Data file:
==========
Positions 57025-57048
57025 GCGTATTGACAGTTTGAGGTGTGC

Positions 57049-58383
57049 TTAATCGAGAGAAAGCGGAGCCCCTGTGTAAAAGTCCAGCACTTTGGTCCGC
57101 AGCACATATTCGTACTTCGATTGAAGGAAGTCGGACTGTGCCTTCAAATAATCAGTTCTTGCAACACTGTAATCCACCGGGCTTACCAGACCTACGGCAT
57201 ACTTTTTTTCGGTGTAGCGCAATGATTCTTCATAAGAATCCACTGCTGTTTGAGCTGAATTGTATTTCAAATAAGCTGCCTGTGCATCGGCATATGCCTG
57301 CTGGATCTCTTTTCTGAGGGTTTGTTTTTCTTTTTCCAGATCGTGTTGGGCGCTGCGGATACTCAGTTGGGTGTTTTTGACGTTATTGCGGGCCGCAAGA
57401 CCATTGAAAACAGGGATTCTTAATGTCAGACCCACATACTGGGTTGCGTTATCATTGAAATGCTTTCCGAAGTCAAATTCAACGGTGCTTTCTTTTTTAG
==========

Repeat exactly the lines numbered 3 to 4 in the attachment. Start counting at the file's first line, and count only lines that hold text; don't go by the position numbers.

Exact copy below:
Positions 57049-58383
57049 TTAATCGAGAGAAAGCGGAGCCCCTGTGTAAAAGTCCAGCACTTTGGTCCGC